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inquisitorial

[ in-kwiz-i-tawr-ee-uhl, -tohr- ]
/ ɪnˌkwɪz ɪˈtɔr i əl, -ˈtoʊr- /
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adjective
of or relating to an inquisitor or inquisition.
exercising the office of an inquisitor.
Law.
  1. pertaining to a trial with one person or group inquiring into the facts and acting as both prosecutor and judge.
  2. pertaining to secret criminal prosecutions.
resembling an inquisitor in harshness or intrusiveness.
inquisitive; prying.
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Origin of inquisitorial

1755–65; <Medieval Latin inquīsītōri(us) (Latin inquīsītōr-, stem of inquīsītorinquisitor + -ius adj. suffix) + -al1

OTHER WORDS FROM inquisitorial

in·quis·i·to·ri·al·ly, adverbin·quis·i·to·ri·al·ness, nounun·in·quis·i·to·ri·al, adjectiveun·in·quis·i·to·ri·al·ly, adverb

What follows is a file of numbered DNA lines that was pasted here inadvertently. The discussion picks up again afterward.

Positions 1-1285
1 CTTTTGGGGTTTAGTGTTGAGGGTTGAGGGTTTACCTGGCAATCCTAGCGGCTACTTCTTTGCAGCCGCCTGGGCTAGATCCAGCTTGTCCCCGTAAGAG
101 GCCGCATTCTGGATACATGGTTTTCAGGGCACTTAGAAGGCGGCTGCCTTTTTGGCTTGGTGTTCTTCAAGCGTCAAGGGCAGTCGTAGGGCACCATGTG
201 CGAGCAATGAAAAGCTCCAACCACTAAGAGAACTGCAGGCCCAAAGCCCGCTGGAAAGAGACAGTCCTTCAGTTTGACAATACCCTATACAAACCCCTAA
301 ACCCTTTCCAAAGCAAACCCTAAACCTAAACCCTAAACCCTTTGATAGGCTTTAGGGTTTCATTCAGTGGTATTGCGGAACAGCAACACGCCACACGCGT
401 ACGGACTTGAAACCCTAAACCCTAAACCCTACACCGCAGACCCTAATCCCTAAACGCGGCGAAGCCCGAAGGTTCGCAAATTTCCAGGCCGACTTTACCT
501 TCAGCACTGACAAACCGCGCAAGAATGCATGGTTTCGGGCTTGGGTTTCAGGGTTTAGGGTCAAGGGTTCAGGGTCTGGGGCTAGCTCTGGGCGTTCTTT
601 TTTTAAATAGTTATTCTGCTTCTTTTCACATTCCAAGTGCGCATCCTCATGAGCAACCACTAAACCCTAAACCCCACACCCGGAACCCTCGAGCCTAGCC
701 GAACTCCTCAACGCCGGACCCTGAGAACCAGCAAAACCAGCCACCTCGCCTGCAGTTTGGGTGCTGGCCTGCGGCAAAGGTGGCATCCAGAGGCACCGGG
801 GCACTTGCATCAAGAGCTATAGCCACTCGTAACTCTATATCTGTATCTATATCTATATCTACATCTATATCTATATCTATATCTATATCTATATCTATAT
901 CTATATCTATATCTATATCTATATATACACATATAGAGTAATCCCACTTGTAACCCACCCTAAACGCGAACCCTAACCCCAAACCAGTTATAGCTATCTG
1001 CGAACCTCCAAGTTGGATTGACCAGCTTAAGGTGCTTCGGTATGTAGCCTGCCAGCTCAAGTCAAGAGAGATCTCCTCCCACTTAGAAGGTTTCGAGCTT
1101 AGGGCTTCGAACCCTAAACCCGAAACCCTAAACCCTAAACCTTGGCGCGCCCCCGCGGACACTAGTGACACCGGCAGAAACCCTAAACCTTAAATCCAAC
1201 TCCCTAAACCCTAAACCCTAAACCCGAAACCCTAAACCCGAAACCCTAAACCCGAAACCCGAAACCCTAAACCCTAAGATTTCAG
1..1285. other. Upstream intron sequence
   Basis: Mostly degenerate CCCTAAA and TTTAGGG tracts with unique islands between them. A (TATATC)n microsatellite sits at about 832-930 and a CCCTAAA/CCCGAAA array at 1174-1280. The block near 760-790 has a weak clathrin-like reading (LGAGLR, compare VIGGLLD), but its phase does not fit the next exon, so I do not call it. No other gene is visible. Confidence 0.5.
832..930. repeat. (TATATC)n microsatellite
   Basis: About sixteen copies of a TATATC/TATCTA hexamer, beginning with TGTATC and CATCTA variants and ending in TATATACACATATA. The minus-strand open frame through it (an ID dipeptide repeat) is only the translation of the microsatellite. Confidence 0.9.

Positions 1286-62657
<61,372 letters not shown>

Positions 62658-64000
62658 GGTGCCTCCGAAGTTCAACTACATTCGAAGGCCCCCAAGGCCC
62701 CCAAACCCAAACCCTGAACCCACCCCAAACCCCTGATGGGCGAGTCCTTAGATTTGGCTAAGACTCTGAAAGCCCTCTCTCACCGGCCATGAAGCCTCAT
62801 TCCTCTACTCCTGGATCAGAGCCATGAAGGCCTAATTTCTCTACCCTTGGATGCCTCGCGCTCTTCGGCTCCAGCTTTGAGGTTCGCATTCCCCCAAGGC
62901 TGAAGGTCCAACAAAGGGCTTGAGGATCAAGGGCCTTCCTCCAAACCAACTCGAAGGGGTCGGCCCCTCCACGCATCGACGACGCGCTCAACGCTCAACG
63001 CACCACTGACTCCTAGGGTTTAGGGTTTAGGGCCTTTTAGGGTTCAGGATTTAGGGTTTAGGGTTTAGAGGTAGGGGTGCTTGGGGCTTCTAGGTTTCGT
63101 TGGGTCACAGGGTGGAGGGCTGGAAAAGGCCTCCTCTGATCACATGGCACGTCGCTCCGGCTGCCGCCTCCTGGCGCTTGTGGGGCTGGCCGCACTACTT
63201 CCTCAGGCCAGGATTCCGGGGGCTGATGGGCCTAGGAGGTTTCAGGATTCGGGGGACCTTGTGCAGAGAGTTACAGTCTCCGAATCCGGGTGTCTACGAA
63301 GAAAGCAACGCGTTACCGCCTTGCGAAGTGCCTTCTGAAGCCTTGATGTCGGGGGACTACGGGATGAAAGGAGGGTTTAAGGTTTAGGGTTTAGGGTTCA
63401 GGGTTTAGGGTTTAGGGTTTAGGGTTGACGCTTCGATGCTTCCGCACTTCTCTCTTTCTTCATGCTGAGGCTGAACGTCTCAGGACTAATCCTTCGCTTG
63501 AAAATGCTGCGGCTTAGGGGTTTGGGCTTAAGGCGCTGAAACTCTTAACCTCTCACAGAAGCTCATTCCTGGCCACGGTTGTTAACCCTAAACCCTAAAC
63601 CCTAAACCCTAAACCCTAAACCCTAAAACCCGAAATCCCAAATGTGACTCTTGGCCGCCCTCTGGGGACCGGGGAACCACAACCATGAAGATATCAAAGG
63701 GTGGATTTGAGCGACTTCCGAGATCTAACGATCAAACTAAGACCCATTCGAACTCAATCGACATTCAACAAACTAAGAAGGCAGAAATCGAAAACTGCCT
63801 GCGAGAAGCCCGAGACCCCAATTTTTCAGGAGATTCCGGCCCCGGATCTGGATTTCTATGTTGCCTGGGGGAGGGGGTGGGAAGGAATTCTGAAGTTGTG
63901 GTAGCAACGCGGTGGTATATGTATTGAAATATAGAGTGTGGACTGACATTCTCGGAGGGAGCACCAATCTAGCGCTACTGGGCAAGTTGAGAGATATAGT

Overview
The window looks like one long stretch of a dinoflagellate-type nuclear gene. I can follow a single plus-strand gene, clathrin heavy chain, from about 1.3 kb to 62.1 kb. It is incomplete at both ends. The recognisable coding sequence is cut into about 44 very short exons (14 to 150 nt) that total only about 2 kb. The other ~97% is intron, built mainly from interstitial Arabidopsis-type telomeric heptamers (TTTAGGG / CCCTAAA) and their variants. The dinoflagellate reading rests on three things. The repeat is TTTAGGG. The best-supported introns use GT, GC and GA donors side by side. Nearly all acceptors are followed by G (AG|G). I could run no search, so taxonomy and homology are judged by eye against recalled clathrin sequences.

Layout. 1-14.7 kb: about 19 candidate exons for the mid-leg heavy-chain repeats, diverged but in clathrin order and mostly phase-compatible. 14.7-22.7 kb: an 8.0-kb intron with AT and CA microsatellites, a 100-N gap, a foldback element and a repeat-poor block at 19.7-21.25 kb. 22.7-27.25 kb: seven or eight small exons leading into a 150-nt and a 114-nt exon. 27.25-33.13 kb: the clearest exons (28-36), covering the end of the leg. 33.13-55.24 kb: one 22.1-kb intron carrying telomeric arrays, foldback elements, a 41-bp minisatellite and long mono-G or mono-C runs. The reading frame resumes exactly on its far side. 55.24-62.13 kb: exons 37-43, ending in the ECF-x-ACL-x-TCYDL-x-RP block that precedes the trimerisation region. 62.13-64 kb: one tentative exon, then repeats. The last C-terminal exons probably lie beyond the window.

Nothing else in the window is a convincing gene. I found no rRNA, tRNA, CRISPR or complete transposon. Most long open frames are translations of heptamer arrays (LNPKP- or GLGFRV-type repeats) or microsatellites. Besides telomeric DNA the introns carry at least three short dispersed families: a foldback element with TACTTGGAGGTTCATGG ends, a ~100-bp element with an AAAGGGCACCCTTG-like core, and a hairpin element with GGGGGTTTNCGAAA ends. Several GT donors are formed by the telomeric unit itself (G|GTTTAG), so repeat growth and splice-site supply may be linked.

Dictionary.com Unabridged Based on the Random House Unabridged Dictionary, © Random House, Inc. 2023

How to use inquisitorial in a sentence

British Dictionary definitions for inquisitorial

inquisitorial
/ (ɪnˌkwɪzɪˈtɔːrɪəl) /

adjective
of, relating to, or resembling inquisition or an inquisitor
offensively curious; prying
law denoting criminal procedure in which one party is both prosecutor and judge, or in which the trial is held in secretCompare accusatorial (def. 2)

Derived forms of inquisitorial

inquisitorially, adverbinquisitorialness, noun
Collins English Dictionary - Complete & Unabridged 2012 Digital Edition © William Collins Sons & Co. Ltd. 1979, 1986 © HarperCollins Publishers 1998, 2000, 2003, 2005, 2006, 2007, 2009, 2012
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